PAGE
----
Mr.Trond Lund has been appointed as the new managing director for DNV GL Nemko Presafe.

According to well informed contacts within the Gulf Cooperation Council (GCC), the current political issues between Qatar and neighboring countries in the Gulf region (Saudi Arabia, UAE, Bahrain) plus Egypt, will not affect the current GSO certification/G-marking scheme for electrical equipment and toys.

Based on the Environmental Protection and Management Act Order 2016 (issued by the Ministry for the Environment & Water Resources - MEWR), restriction of hazardous substances (RoHS) in certain categories of electrical and electronic equipment is implemented in Singapore from 1 June this year.

Apparently from 1 July this year, Kenya will start to enforce their energy efficiency testing/certification scheme for certain electrical equipment.

On 17-18 May, the annual IECEE Certification Management Committee (CMC) meeting took place in Yokohama, Japan.

At the invitation of the GSO management (the regional authority for standards and certification under the GCC, Gulf Cooperation Council) , representatives of the current 24 appointed Notified Bodies  for certification of products under the Low Voltage Technical Regulation (BD-142004-01) in the Arabic Gulf region, met in Dubai 10-12 April.

The Indian Ministry of Electronics and Information Technology (MeitY) has approved guidelines issued by Bureau of Indian Standards (BIS) about the display of text in 22 Indian languages on certain electronic devices from 1 July this year.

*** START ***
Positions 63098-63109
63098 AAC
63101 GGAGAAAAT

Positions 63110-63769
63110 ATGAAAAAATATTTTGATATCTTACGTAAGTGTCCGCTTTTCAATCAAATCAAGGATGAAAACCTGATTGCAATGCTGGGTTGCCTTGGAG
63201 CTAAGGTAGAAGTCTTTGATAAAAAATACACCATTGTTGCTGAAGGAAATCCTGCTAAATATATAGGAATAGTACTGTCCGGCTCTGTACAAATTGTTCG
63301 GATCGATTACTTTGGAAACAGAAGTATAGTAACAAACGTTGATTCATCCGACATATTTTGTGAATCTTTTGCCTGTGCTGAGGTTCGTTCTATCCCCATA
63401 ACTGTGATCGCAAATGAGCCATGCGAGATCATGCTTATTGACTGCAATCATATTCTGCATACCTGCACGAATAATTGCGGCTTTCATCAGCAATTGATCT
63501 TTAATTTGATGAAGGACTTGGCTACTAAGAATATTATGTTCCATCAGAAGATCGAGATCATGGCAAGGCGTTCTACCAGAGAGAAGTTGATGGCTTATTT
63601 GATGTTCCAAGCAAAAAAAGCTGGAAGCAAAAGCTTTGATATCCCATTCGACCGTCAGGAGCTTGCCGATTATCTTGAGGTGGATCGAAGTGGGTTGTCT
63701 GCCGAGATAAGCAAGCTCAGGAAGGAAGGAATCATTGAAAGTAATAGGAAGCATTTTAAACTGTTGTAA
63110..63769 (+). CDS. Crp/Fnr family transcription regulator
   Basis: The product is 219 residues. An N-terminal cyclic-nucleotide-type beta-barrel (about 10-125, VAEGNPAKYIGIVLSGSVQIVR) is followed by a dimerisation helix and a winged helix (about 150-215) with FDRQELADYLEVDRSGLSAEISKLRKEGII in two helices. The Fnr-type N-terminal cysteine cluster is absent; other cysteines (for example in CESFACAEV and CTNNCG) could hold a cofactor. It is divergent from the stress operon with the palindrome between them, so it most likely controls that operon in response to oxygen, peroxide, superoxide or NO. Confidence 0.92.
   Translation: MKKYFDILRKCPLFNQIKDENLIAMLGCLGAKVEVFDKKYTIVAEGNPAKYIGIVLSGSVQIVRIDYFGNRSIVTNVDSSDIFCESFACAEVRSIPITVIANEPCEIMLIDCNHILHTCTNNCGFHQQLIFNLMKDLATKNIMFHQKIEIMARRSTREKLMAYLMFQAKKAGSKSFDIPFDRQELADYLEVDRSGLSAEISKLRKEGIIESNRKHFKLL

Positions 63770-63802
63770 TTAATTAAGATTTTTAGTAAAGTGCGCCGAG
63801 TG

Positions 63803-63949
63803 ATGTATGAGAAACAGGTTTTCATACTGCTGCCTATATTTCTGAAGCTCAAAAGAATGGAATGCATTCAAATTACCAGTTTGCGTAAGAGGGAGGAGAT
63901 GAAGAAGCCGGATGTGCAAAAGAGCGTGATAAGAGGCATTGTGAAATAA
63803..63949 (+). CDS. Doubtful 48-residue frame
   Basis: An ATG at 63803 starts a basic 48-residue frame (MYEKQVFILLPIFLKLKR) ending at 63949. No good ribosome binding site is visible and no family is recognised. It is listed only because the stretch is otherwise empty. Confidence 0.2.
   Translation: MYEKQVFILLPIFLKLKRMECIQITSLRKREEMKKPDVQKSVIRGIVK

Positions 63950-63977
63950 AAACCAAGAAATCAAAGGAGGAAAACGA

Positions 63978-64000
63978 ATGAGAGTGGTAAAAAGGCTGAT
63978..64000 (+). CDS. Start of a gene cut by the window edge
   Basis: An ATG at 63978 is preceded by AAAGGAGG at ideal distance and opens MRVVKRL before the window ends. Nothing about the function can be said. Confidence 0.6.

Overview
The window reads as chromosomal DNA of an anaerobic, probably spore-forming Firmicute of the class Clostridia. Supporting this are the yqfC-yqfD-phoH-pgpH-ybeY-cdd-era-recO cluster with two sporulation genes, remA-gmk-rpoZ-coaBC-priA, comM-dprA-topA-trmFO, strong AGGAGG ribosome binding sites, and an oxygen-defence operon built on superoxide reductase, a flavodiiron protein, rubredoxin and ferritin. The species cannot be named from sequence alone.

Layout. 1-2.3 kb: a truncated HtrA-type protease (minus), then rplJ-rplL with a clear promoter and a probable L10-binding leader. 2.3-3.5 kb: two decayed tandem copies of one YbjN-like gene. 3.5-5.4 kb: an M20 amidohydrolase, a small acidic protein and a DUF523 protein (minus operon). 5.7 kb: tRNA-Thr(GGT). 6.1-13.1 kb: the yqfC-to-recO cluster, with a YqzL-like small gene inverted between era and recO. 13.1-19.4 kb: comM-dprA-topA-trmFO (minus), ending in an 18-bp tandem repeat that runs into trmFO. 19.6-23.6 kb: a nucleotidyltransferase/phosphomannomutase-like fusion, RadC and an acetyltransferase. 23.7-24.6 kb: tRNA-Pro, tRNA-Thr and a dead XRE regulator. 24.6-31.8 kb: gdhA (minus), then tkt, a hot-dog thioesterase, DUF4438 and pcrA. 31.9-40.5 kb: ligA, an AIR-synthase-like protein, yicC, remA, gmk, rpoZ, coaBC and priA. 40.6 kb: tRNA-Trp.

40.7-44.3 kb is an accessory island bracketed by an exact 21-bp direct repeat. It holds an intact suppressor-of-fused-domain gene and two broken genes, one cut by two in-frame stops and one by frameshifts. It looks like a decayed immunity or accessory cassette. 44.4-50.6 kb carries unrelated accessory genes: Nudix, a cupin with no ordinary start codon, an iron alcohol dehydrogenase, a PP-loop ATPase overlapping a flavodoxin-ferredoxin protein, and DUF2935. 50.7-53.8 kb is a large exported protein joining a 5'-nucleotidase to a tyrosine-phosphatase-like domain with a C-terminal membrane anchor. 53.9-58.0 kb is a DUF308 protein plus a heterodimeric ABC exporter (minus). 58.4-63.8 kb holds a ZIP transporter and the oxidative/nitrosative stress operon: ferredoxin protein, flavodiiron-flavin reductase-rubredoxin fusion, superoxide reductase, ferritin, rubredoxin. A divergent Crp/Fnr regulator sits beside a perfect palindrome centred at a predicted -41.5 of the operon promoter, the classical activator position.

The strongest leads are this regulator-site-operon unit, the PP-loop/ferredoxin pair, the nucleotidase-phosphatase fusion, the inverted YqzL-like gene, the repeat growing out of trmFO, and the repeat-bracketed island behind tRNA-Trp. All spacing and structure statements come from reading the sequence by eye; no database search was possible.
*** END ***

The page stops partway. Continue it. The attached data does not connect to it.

At the end of January, the GSO (Gulf Standards Organization) arranged the first meeting with the present group of 23 Notified Bodies. These Notified Bodies are authorised by GSO to certify the electrical products as currently required by the new regional regulation (BD-142004-01 - Gulf Technical Regulation for Low Voltage Electrical Equipment and Appliances). 

According to regulations in Australia and New Zealand, most types of electrical articles used by or around consumers are subject to mandatory certification prior to sale. 
Such electrical articles are known as ‘declared articles’ and must comply with the relevant Australian/New Zealand standards and carry the Regulatory Compliance Mark (RCM

In former times, participation in technical standardization committees could be perceived as a national duty or obligation. It was often difficult to mobilize qualified people to take part, and to pay something for the participation was unthinkable. However, the past 10-20 years has shown a gradual shift in this situation, as industry has become more aware of both the importance and opportunity to take part in the in the standardization work.